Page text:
Prenatal diagnosis and management of vasa previa in twin pregnancies: a case series and systematic review

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Abstract

BACKGROUND:

Twin pregnancies are at higher risks of velamentous cord insertion and vasa previa. In vitro fertilization is an additional risk factor of abnormal cord insertion and thus the incidence of vasa previa is likely to increase over the next decades.

OBJECTIVE:

We sought to evaluate the role of ultrasound imaging in optimizing the management of twins diagnosed with vasa previa antenatally.

STUDY DESIGN:

We searched our database for twin pregnancies diagnosed with vasa previa and managed antenatally using measurements of cervical length and performed a systematic review of articles that correlated prenatal diagnosis of vasa previa in twins and pregnancy outcome. PubMed and MEDLINE were searched for studies published from 1987 through October 20, 2016, using specific medical subject heading terms, key words, and their combination. The primary eligibility criteria were articles that correlated prenatal ultrasound imaging of vasa previa and pregnancy outcome in twins. The secondary eligibility criteria was the use of cervical length in the management of twin pregnancies diagnosed antenatally with vasa previa. Two authors independently assessed inclusion criteria, data extraction, and analysis. The final selection included 3 case report series, 9 retrospective cohort studies, and 1 retrospective case-control study of vasa previa diagnosed prenatally and confirmed at birth in twin pregnancies.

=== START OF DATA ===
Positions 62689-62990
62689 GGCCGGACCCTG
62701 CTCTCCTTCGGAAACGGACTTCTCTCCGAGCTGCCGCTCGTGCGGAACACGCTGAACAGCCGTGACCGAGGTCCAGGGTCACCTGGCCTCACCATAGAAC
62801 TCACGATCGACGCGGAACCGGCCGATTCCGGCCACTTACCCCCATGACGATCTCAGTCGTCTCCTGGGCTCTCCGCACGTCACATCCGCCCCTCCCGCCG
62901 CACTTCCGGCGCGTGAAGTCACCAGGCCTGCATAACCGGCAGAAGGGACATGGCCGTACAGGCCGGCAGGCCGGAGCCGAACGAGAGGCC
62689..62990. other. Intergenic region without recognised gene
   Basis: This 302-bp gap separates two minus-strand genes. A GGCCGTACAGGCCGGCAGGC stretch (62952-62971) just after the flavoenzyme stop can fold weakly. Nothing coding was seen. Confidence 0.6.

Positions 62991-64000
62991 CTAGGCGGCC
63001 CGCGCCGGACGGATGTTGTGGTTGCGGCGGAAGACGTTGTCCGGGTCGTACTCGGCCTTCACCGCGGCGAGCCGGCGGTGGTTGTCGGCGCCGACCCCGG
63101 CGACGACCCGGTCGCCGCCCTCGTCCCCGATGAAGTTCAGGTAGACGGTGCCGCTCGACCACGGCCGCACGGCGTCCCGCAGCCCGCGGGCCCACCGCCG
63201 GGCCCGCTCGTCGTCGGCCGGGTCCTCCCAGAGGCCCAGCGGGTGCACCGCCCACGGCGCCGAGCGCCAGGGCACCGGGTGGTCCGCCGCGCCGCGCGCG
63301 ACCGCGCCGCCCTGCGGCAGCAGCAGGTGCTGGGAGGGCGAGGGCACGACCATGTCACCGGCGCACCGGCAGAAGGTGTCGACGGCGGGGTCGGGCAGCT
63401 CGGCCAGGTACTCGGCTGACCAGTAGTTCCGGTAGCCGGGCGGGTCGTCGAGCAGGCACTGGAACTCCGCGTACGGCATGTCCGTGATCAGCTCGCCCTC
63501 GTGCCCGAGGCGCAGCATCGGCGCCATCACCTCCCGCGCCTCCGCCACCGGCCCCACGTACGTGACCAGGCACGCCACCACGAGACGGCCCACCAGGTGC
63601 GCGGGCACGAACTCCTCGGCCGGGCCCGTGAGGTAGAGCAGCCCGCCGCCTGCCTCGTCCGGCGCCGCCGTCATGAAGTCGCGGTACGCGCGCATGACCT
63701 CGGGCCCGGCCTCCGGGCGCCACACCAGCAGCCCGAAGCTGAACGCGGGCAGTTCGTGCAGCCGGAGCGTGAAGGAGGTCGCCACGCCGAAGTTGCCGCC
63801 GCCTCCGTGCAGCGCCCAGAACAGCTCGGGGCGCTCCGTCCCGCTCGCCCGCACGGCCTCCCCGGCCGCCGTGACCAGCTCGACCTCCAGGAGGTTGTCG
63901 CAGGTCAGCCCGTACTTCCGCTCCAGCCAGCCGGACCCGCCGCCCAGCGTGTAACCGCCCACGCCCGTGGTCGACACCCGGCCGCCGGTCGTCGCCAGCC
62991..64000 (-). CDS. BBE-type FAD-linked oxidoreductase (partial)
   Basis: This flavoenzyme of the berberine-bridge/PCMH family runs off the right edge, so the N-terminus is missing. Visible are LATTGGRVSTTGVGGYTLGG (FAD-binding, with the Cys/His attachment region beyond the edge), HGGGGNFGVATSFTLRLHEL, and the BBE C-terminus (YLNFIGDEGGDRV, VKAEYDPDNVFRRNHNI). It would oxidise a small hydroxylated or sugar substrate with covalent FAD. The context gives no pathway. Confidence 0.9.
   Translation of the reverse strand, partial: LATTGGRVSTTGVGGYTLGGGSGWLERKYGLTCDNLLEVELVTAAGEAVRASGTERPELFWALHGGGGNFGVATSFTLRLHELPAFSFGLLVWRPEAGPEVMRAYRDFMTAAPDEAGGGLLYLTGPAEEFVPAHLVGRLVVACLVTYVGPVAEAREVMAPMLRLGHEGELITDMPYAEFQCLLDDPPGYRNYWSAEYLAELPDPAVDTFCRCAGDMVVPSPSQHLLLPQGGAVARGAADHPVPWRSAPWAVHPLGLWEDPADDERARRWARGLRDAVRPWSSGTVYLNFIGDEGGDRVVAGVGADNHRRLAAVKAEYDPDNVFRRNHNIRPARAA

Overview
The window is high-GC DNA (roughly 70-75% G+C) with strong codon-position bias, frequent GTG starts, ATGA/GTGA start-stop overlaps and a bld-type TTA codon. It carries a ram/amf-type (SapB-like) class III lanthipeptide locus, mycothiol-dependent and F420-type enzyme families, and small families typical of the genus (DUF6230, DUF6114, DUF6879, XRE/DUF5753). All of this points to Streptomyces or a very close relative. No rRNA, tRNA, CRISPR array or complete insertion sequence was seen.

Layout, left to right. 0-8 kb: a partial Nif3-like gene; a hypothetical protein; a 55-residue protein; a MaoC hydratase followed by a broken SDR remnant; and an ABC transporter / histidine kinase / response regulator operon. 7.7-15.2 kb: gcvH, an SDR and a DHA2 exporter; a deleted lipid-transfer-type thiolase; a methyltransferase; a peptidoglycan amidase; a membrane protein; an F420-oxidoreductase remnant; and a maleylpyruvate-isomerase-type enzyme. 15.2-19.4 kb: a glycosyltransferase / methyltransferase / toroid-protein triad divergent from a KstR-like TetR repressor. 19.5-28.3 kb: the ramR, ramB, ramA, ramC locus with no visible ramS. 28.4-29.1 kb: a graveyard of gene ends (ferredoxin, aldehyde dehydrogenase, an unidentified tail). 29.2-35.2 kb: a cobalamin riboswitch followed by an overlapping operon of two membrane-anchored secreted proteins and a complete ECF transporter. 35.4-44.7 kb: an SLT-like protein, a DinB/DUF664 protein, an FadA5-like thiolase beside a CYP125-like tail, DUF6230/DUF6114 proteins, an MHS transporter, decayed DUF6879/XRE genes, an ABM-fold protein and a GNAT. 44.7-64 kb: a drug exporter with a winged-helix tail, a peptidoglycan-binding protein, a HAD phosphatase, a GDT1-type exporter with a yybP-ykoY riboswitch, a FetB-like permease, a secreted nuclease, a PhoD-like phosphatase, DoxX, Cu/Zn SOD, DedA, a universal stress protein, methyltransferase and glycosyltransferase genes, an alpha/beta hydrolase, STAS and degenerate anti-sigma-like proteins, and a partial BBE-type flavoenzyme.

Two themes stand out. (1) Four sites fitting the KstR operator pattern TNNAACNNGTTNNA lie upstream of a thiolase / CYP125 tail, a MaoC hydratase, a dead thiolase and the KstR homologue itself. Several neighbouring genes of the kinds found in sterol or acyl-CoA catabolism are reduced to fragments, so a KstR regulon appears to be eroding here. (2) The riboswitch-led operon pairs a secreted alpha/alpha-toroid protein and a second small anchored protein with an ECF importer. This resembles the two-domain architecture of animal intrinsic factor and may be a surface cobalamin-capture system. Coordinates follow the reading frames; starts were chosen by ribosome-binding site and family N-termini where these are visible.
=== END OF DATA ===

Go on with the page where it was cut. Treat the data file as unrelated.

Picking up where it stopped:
RESULTS:

The search of our databases identified 6 cases of dichorionic-diamniotic twins and 1 case of monochorionic-diamniotic twins diagnosed prenatally with vasa previa between 22-29 weeks and managed using cervical length. Two cases were delivered by emergency because of rapid changes in cervical length in one and bleeding on placenta previa in the other at 33 and 30 weeks, respectively. The systematic review identified data on 56 cases. The incidence of twin pregnancies diagnosed antenatally with vasa previa in the cohort and case-control studies was 11.0%. Data on chorionicity were available in only 34 cases and cervical length measurements were used by only the authors of 2 case reports and 4 cohort studies. Velamentous cord insertion was the most common additional ultrasound findings in twins presenting with vasa previa in both our series and the systematic review.

CONCLUSION:

Vasa previa is associated with specific prenatal and obstetric complications with different outcomes in singletons compared to twins. Data on the diagnosis and management of vasa previa in twin pregnancies are limited but there is enough evidence to warrant guidelines for targeted screening. To enable the development of efficient management protocols tailored to the need of individual cases, future studies of the screening, diagnosis, and management of vasa previa should be prospective and multicentric with detailed data on twins including chorionicity and use of cervical length.

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